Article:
A study by David Kadko and Joseph Prospero, University of Miami (UM), Rosenstiel School of Marine & Atmospheric Science, FL, USA, suggests a new way to estimate how much of the ocean’s pollution is falling from the sky. These findings can help improve scientific understanding of how toxic airborne chemicals, from the burning of fossil fuels and industrial power plants emissions, are impacting the oceans globally.
Beryllium-7 (7Be) isotope is found naturally throughout Earth’s atmosphere. It attaches itself, like man-made pollutants and other naturally occurring chemicals, to atmospheric dust particles and enters the ocean during rain events. Its distribution in ocean surface waters is used as tracer of upper ocean transport and atmospheric deposition processes.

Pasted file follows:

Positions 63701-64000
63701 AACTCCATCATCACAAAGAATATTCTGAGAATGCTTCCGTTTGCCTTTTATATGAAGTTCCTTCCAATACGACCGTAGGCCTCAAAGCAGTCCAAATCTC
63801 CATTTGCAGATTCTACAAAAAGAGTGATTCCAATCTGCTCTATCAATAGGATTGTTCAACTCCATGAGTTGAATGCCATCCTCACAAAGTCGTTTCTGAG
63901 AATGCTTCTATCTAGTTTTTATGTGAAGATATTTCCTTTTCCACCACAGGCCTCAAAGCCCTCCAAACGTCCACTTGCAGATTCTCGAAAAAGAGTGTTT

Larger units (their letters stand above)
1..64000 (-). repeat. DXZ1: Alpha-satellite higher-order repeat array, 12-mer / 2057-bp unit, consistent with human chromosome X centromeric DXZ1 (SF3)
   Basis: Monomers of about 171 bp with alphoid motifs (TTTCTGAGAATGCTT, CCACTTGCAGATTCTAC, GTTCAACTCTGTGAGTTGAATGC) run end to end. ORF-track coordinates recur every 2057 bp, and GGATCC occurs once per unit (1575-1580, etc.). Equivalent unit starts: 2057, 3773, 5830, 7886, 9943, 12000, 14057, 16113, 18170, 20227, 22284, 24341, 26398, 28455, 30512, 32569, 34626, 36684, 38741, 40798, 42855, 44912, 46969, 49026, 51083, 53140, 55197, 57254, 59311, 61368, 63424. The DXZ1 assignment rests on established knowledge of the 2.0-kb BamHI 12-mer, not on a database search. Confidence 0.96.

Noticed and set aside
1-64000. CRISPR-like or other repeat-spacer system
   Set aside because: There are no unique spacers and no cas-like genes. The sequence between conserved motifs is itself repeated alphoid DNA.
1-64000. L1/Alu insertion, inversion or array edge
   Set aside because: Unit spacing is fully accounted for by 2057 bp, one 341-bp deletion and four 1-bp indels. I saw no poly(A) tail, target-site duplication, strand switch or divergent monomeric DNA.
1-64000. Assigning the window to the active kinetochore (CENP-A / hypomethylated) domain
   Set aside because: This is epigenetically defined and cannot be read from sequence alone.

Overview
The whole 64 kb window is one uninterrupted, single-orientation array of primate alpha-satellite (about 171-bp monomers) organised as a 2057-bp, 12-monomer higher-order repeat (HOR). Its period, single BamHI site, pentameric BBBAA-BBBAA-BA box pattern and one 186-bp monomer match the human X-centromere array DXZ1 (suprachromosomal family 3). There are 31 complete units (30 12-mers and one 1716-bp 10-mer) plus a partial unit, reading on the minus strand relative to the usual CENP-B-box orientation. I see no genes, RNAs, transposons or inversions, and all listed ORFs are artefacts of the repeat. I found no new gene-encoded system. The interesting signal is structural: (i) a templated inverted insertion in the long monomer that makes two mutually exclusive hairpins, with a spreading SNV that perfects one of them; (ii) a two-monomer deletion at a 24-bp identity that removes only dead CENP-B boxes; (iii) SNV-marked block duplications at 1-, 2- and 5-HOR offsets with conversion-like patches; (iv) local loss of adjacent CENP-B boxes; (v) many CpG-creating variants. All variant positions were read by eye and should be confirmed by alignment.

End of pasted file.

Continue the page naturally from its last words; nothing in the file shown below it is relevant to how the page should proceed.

By measuring the 7Be isotope concentrations in the ocean the scientists were able to provide a method to accurately estimate rainfall in remote regions of the ocean. The two-year study measured 7Be deposited in rain collectors at two sites in Bermuda and compared these estimates to those observed in the nearby Sargasso Sea.
The measurements are placed in a longer-term and large-scale spatial context by using climatological rainfall data on Bermuda and ocean rainfall estimates from the Global Precipitation Climatology Program and Tropical Rainfall Measuring Mission.
- Deposition of 7Be to Bermuda and the regional ocean: Environmental factors affecting estimates of atmospheric flux to the ocean,
David Kadko, Joseph Prospero,
Am. Geophys. Union J. Geophys. Res. 2011.